Wednesday night’s violence in Musheerabad locality was waiting to happen.
Though the police moved in quickly to prevent communal clashes from spreading to other sensitive areas, an incident of arson was reported in the adjoining Chilkalguda, while a policeman’s vehicle was burnt in Mangalhat. Other communally sensitive areas were tense, but nothing untoward happened providentially.
There are a variety of factors that have contributed to the Musheerabad incidents, which cannot be dismissed as isolated ones. The minority community has been visibly anxious over the flexing of muscles by various Hindutva organisations on the issue of prevention of cow slaughter before Bakrid.
They seem to have nurtured apprehensions over the partiality of the police force and suspected them of supporting the other side as the police units seized nearly 400 heads of cattle being transported into the twin cities in the last few days.
The police action in seizing cattle led to a belief among the minorities that they were supporting the majority community. However, police say they were only trying to enforce the law that prohibits slaughter of cows.
Those interested in enforcing the law had submitted representations for strict enforcement and not being satisfied with that, they formed vigilante teams to intercept vehicles. Police teams had to rush and seize the cattle whenever these vigilante groups intervened, fearing that such interventions could lead to clashes.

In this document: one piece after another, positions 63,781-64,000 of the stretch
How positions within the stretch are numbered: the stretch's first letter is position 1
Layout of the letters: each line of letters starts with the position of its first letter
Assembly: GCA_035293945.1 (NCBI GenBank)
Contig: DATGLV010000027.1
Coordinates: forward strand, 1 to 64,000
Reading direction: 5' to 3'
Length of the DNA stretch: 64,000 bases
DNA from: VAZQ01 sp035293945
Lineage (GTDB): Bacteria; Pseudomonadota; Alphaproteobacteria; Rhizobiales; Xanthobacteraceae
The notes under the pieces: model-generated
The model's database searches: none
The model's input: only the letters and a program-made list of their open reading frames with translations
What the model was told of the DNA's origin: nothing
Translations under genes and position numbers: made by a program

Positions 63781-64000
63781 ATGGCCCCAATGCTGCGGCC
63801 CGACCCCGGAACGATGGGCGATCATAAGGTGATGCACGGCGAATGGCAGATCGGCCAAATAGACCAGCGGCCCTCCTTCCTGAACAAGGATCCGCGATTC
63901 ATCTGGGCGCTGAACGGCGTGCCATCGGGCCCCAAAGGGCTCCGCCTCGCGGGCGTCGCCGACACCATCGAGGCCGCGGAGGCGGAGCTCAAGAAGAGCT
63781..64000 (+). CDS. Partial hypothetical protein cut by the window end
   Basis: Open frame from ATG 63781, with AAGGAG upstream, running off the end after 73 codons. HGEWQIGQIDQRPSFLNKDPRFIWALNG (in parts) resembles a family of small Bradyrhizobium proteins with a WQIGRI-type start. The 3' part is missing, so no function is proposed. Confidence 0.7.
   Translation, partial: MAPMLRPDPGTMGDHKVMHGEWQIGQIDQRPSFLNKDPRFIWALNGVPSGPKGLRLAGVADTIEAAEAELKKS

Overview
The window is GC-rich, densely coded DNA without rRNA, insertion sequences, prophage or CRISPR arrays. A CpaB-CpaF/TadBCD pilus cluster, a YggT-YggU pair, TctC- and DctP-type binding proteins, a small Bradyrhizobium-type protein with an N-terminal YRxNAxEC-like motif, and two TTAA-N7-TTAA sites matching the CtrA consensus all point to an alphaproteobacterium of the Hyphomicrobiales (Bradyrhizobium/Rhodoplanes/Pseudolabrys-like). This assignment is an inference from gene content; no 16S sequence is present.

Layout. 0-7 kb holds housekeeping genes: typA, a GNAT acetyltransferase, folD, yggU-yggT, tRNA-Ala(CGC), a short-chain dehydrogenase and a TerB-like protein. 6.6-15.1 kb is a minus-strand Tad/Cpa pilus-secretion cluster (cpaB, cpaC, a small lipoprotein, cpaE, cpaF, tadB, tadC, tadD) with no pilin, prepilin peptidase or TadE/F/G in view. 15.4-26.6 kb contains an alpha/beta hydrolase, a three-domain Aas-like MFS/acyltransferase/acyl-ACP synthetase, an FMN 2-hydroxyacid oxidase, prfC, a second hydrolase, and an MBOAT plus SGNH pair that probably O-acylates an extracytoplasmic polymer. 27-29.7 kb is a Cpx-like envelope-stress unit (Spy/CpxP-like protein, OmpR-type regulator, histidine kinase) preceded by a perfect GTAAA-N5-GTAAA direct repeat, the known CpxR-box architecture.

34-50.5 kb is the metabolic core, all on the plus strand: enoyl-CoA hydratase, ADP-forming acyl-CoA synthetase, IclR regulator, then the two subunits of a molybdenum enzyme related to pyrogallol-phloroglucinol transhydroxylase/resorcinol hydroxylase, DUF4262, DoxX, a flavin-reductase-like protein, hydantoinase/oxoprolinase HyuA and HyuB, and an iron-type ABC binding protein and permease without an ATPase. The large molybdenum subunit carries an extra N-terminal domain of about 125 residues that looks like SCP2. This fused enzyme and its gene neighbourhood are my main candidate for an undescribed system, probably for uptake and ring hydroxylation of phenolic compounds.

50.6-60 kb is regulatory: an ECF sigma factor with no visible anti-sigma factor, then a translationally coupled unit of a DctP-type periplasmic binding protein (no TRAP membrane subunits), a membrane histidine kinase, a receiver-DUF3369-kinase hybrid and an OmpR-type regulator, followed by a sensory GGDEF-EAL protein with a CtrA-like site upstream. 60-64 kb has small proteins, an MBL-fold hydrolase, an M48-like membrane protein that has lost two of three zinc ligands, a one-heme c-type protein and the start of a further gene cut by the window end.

Police officials admit that they were indeed worried over last year’s developments in similar conditions. There were seven instances of communal attacks and killing of a person in various localities last year after Bakrid.
This year, they did not want that to be repeated and hence an attempt to enforce the law against cow slaughter. But apparently, the police has found themselves in a catch-22 situation. Added to this is the undercurrent of conflicting claims of appeasement nurtured by both the communities against the police and the politicians.
The other big problem the police faces nowadays is the lack of confidence levels among the field staff to take on-the-spot decisions to control developing situations, as they seem to be wavering in use of force.
Police officers argue that any action to tackle a violent situation could later be interpreted as “disproportionate use of force” and the officers and men are found fault with.
Like in any urban area, the entire hierarchy of police administration is available in the capital and the police officer on the field would rather seek instructions from his superiors on the wireless network first than initiate measures instantly.
“This is the damage done to the decision-making capabilities of field-level staff as the top brass and the politicians issue instructions on how an evolving situation is to be handled, be it a political agitation or a communal situation,” a senior officer admits candidly.